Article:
2. I asked myself the following question: Do I miss him or do I miss the idea of him? Relationships tend to fill the empty spaces and voids we have in our lives, and when they are taken away from us, we feel empty again. Sometimes we think that it is the person we miss when the reality is that there was something about the relationship that kept us hooked. Relationships should be about balance. It is important to be in a place where we are whole, so that when a special someone comes into our life, they make it better rather than filling something within us that is missing.

3. I wore the sexiest lingerie for myself: I wore it to the coffee shop, while grocery shopping, and when hanging out alone at home. I have never felt sexier. It is a feeling I cannot describe with words. My bikini line never looked better, my legs were always shaved, and I did it all for myself. It fueled me from the inside out and made me cringe and curl my toes every time I thought about it. I absolutely rocked it.

4. I found a rad group of women to hang out with. Sharing my experience with others made me realize the number of incredible women out there who were on the same boat (or similar to me). Badass women who also wanted to adventure, hang out, go on epic backcountry trips, and do all the sports I loved.

5. I got out there: there are always movies, talks, events, and activities to participate in that did not require a life partner to go with us. I signed up for everything, from volunteer eagle counts to backcountry skiing clinics to Buddhist group meditations. I kept myself busy with activities that gave me a sense of belonging to a place but more importantly helped with my own journey in self-love.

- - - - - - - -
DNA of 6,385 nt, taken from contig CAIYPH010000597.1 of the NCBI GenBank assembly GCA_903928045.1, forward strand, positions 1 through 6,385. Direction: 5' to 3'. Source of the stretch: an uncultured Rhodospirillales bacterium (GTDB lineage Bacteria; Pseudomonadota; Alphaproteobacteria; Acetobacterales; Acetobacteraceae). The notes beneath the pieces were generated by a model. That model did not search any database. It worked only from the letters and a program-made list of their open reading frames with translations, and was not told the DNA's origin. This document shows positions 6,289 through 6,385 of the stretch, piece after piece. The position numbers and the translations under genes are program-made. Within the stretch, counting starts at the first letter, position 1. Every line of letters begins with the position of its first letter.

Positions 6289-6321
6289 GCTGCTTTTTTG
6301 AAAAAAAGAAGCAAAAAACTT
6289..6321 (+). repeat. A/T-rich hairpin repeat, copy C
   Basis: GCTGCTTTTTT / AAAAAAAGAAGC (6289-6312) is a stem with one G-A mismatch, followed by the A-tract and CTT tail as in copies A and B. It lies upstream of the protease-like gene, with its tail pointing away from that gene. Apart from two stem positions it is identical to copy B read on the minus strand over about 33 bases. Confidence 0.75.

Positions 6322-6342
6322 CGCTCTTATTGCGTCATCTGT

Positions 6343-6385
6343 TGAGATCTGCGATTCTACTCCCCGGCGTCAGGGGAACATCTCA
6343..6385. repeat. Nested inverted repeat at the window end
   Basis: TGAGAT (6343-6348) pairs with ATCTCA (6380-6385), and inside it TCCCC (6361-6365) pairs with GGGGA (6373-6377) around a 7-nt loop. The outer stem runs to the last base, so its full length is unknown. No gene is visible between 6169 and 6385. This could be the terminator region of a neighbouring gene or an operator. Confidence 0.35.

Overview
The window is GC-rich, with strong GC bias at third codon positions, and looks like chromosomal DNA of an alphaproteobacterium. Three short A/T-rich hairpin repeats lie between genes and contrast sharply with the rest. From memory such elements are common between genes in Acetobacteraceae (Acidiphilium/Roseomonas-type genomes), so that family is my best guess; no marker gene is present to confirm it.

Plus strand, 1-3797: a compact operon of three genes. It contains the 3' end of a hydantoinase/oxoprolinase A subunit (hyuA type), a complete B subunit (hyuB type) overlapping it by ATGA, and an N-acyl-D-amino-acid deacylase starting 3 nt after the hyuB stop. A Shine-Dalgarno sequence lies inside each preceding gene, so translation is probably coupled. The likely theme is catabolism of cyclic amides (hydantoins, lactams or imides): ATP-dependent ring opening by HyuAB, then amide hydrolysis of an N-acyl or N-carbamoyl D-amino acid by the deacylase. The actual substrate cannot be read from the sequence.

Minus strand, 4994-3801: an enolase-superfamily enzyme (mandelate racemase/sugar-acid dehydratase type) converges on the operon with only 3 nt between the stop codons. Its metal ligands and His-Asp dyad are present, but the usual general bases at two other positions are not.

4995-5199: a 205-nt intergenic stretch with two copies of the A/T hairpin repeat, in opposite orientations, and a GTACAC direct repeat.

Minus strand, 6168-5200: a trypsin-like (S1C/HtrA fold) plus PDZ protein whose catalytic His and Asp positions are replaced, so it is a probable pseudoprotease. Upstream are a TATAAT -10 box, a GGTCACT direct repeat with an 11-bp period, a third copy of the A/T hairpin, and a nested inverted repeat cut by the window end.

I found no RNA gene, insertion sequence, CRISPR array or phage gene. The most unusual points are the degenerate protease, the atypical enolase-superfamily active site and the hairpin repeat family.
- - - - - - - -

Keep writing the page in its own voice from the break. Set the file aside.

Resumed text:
6. I ate whatever I wanted, drove wherever I felt like, and hung out with the people I chose. I embraced the freedom that I all of a sudden felt by not being tied down. In the end, I moved to a mountain temple in search of adventures, not a relationship.

For about a month I had it completely wrong. It was not the guy I was upset about, it was the epic adventures I thought I was missing out on that made me sad.

Wild and adventurous women, you see, are hard to tame. They usually wear their heart on their sleeves and need space and time to play out in the wild. They like to feel the rush of being outdoors and come home to chill after, so they can do it all over again the next day. They are not into crazy copious amounts of partying, but would rather have a beer, put some Netflix, and call it a night. So when that all goes away after getting a taste the world seems to fall apart.

Just remember that it is all about perspective. No one but ourselves can fuel our souls with the fire we crave. Never let a person take away our peace of mind. If anything, use the situation you are in as motivation to do even more epic sh*t! And if what you really crave is unconditional love, get a puppy.